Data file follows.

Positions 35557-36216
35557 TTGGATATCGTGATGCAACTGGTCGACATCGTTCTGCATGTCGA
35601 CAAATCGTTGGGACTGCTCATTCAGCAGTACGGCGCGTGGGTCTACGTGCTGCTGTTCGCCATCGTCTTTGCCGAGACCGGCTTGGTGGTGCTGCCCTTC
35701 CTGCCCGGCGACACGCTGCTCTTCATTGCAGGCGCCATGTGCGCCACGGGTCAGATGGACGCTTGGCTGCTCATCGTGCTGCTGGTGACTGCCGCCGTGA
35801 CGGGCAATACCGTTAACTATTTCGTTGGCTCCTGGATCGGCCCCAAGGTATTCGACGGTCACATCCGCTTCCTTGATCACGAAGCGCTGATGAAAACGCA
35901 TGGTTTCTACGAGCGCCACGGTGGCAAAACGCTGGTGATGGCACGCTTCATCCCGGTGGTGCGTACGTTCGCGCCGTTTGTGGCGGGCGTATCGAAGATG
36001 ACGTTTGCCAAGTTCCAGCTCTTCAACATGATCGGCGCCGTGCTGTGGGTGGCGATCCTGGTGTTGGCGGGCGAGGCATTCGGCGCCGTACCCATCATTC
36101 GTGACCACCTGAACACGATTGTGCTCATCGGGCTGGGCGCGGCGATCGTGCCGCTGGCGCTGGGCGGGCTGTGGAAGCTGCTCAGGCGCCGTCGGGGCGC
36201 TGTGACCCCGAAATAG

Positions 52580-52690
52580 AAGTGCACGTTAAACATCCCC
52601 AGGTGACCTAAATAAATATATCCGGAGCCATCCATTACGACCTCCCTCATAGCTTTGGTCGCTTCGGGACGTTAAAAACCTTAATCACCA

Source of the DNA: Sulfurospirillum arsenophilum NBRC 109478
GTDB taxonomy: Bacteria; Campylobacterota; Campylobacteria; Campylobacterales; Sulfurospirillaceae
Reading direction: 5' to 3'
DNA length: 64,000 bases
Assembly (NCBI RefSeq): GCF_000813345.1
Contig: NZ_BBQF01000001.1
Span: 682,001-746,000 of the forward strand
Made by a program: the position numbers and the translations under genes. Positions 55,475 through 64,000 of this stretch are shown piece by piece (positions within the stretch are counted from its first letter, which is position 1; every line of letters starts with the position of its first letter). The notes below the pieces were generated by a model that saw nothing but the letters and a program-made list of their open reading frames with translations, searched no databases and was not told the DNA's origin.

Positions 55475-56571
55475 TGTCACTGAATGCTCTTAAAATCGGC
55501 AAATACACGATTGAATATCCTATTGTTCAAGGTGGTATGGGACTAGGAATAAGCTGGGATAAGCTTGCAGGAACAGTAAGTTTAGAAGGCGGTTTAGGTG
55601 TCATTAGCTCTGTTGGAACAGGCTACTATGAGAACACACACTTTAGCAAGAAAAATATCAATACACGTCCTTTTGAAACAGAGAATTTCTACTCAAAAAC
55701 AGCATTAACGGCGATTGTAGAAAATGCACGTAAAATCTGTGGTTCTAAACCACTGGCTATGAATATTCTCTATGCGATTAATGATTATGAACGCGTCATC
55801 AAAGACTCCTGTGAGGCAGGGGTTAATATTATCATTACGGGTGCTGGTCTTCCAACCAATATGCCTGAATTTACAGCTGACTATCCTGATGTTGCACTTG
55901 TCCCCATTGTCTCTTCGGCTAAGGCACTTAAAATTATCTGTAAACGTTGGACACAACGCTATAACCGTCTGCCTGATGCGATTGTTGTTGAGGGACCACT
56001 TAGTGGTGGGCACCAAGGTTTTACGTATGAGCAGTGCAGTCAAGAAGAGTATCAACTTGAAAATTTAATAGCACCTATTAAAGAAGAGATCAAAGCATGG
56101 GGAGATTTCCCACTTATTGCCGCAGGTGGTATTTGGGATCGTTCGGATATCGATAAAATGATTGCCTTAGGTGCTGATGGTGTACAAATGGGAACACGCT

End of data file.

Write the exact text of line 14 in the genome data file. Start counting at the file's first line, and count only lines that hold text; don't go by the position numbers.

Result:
GTDB taxonomy: Bacteria; Campylobacterota; Campylobacteria; Campylobacterales; Sulfurospirillaceae